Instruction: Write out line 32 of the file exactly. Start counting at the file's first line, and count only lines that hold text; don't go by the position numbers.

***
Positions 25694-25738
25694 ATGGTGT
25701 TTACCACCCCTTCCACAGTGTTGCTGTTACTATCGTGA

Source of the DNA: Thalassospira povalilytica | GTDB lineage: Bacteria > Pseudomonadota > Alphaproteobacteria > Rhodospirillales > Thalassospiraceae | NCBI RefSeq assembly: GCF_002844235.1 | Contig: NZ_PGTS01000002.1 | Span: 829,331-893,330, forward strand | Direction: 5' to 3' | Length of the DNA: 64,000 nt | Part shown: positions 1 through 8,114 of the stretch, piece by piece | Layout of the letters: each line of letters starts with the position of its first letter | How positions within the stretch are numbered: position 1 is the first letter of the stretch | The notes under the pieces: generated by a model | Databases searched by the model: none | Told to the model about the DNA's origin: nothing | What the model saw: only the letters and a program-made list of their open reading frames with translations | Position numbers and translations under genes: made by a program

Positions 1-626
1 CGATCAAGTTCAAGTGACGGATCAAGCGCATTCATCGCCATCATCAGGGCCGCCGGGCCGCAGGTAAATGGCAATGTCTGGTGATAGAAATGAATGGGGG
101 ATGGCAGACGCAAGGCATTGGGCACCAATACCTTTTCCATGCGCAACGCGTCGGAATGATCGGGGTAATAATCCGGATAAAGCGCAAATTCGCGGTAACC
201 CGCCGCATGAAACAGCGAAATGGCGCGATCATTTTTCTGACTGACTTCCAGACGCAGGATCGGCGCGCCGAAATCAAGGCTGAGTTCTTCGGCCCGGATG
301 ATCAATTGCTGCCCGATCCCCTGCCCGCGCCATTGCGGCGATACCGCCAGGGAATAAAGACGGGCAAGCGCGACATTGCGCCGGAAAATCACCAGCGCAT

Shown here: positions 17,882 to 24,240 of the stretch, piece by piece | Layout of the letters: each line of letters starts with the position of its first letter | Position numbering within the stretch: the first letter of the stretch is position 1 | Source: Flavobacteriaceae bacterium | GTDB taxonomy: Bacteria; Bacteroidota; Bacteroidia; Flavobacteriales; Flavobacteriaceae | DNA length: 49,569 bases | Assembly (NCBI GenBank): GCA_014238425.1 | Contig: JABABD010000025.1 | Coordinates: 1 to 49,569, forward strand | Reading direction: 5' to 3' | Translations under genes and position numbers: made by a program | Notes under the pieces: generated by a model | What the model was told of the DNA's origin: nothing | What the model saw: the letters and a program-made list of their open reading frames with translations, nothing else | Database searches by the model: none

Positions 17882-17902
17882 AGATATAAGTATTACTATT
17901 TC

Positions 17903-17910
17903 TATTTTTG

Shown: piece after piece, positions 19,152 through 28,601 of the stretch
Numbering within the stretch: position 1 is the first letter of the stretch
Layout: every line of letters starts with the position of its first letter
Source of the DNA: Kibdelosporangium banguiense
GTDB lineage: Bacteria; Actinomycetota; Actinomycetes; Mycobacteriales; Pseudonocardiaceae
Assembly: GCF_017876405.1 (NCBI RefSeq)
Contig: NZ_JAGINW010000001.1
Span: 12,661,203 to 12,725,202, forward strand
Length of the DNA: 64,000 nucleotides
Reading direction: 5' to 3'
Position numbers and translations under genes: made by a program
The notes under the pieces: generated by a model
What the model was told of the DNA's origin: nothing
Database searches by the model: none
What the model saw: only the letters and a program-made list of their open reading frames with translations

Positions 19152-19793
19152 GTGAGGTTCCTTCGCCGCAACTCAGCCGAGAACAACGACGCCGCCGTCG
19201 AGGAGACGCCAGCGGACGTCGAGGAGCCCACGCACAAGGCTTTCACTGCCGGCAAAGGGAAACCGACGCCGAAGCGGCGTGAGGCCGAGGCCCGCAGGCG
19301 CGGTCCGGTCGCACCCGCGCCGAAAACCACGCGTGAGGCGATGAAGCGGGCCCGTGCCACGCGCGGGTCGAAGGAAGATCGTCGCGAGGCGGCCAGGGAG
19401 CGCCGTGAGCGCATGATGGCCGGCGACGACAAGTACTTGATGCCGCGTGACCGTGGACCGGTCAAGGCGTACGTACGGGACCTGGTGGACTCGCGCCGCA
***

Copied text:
19152 GTGAGGTTCCTTCGCCGCAACTCAGCCGAGAACAACGACGCCGCCGTCG